Continuing yesterday's discussion about minus minus, we'll take a look at using SUMPRODUCT vs the new Excel 2007 SUMIFS to solve the multiple conditional sum...

#### Transcript of the video:

Hey, alright, welcome back to the MrExcel netcast, Episode number 900-- our 800th daily podcast. Yesterday, we talked about Kim's question and I broke down why we use minus minus in our SUMPRODUCT, but I never actually put it all back together. So in case you've never seen this, I want to show you that you don't actually have to enter these twenty cells, and then the twenty-first cell; we can put it all in one big formula.

We use =SUMPRODUCT and then we're going to do minus minus and an open parenthesis-- did you see that? Excel 2007 changed my minus minus to a dash; that is a horrible thing for Microsoft to do-- it's like they've never seen this trick we'll have to go back and fix that after we're done with the formula. And we are going to choose everything from A2 to A11-- press F4-- is equal to the word East-- I'll press F4 1, 2, 3 times to freeze it to the column-- and then a comma, and now another minus minus, open parenthesis-- which they nicely change back to a dash. And we'll go over here and look at everything in ABC, I'll press F4, see if it's equal to the word ABC up here, we'll press F4 twice to freeze it to just the row; and then finally, the last array is the Sales in C2 to C11; we'll press F4 there and 2 closing parenthesis. (=SUMPRODUCT--($A$2:$A$11-12)--($B$2:$B$11-J$1), ($C$2:$C$11))) Now, let's see if we can get rid of these dashes here. If we do minus minus-- they seem to allow us to do that on editing. Strange. And I press Enter, I get 6, 500. And the great thing now, is I could copy this through. I'm getting the total for each intersection-- for East ABC, DEF, XYZ, and it works straight through. So you can put all this together in one big formula with a single minus minus.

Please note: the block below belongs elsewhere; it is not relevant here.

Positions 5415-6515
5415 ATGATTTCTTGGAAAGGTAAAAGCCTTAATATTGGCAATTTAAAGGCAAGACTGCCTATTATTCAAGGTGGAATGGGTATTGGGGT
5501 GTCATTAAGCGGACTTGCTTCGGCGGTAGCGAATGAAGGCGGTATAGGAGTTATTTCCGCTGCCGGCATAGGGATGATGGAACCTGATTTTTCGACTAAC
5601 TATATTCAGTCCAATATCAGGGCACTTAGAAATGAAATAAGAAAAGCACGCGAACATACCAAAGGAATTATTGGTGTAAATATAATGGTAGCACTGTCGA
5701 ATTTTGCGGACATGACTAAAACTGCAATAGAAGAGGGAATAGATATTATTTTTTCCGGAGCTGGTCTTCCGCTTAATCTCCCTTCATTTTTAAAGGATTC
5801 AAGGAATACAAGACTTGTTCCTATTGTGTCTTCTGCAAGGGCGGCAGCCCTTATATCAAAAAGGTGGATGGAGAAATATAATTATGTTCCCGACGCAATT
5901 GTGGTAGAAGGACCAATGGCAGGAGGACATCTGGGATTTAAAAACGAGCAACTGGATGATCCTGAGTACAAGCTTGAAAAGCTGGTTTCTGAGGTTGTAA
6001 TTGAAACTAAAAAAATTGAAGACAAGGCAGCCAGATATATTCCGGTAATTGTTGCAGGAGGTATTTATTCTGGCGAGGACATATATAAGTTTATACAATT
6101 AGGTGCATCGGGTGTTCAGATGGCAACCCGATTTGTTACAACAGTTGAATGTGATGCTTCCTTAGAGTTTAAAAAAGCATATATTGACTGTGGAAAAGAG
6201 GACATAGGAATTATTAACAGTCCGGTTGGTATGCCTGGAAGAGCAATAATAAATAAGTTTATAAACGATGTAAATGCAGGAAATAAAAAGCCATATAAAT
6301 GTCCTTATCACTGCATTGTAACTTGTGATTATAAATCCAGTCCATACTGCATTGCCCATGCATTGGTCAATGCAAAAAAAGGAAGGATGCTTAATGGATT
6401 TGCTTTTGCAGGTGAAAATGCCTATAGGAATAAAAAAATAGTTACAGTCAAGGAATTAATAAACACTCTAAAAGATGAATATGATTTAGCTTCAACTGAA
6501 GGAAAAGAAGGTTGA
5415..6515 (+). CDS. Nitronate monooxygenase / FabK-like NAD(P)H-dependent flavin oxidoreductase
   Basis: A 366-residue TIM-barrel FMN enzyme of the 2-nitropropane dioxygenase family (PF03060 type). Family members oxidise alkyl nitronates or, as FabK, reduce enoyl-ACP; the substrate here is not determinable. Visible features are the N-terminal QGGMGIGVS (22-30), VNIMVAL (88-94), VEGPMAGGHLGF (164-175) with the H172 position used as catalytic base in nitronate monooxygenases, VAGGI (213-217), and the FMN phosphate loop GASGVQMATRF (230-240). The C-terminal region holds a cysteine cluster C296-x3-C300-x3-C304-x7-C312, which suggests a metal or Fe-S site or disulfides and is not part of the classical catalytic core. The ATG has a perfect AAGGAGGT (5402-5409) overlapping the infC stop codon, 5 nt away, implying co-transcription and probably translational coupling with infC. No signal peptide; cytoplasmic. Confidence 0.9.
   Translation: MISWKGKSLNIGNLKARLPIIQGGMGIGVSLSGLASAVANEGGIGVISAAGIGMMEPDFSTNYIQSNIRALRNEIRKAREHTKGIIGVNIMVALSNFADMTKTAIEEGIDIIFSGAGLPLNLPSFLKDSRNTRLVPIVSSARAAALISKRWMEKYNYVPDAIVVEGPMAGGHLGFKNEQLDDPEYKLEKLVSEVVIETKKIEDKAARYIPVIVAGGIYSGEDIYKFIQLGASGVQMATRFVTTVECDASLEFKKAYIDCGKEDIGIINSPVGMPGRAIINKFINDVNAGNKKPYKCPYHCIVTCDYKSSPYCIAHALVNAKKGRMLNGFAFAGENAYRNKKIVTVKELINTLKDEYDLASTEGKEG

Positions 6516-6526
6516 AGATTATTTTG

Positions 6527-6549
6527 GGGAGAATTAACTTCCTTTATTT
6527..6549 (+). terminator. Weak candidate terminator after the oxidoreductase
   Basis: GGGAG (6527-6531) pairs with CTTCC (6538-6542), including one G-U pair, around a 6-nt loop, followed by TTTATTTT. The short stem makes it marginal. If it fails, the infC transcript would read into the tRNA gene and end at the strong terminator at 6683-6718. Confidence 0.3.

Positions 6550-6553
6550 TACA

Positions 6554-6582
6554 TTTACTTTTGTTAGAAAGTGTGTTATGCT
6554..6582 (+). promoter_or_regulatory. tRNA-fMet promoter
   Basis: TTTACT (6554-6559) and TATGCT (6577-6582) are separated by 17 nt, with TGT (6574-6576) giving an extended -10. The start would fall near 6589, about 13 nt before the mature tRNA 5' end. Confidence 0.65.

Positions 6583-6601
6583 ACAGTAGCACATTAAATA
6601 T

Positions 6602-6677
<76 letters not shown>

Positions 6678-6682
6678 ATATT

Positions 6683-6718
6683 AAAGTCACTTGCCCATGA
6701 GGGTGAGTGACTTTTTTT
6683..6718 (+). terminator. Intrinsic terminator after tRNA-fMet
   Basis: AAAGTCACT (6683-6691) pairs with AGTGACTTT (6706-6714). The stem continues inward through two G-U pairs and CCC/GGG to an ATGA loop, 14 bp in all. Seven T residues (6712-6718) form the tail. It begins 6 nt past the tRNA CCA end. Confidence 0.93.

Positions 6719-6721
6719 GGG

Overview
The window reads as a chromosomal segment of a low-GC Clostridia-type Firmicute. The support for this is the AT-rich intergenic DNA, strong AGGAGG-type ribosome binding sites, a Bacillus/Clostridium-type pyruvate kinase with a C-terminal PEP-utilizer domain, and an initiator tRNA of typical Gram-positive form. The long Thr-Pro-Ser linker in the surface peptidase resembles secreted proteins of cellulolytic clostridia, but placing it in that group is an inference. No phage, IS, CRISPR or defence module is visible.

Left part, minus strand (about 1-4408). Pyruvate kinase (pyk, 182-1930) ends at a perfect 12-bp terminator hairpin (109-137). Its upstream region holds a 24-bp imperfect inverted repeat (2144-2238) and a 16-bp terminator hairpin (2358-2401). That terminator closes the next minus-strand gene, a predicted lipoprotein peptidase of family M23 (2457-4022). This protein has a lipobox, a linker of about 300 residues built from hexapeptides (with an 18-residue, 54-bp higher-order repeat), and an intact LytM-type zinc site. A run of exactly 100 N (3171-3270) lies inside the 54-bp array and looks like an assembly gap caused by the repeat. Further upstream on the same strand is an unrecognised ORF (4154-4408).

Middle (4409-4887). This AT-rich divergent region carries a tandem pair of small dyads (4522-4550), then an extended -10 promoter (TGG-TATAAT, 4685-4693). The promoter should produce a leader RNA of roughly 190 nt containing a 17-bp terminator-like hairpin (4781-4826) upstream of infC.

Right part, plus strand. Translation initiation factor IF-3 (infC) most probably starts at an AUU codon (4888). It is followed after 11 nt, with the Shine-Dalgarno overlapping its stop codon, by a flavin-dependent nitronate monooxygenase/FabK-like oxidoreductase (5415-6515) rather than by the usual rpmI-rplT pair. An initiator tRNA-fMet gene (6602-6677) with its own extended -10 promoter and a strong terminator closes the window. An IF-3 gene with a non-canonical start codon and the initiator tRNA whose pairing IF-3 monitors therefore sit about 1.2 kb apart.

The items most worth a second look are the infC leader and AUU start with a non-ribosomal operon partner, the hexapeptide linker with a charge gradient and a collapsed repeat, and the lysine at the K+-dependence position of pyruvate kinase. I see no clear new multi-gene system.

Now, it's also possible, as I mentioned yesterday, to get rid of the minuses and just multiply everything so we're not actually putting separate elements of an array; we're just building the boolean logic right here. So I'll get rid of the commas and the minuses and just put in the multiplication symbol and that works as well.

Or, if you're in Excel 2007, you can just get rid of all of this horrible logic and go back to the good... Or the... Start to use the brand-new SUMIFS-- the plural SUMIFS-- and that basically says, "Hey, we're going to look through this Sum range and then we specify pairs of conditions." Pairs of conditions. So the first condition: Look through A2 to A11 and see if it's equal to East. And the next condition, look through B2 to B11, see if it's equal to ABC. And that's a slightly easier way to go in Excel 2007.

Interesting there, seeing that Excel's changing the minus minus to a dash-- very annoying feature for those who like to use minus minus. They make you jump through a lot of hoops. Just one of those things we'll chalk up to. Go figure.

Alright, hey, thanks for stopping by, I'll see you next time for another netcast from MrExcel.

Keywords for this video: accounting, business, excel, formulas, mrexcel, spreadsheets, technology, tutorial

This video is current as of December 10, 2008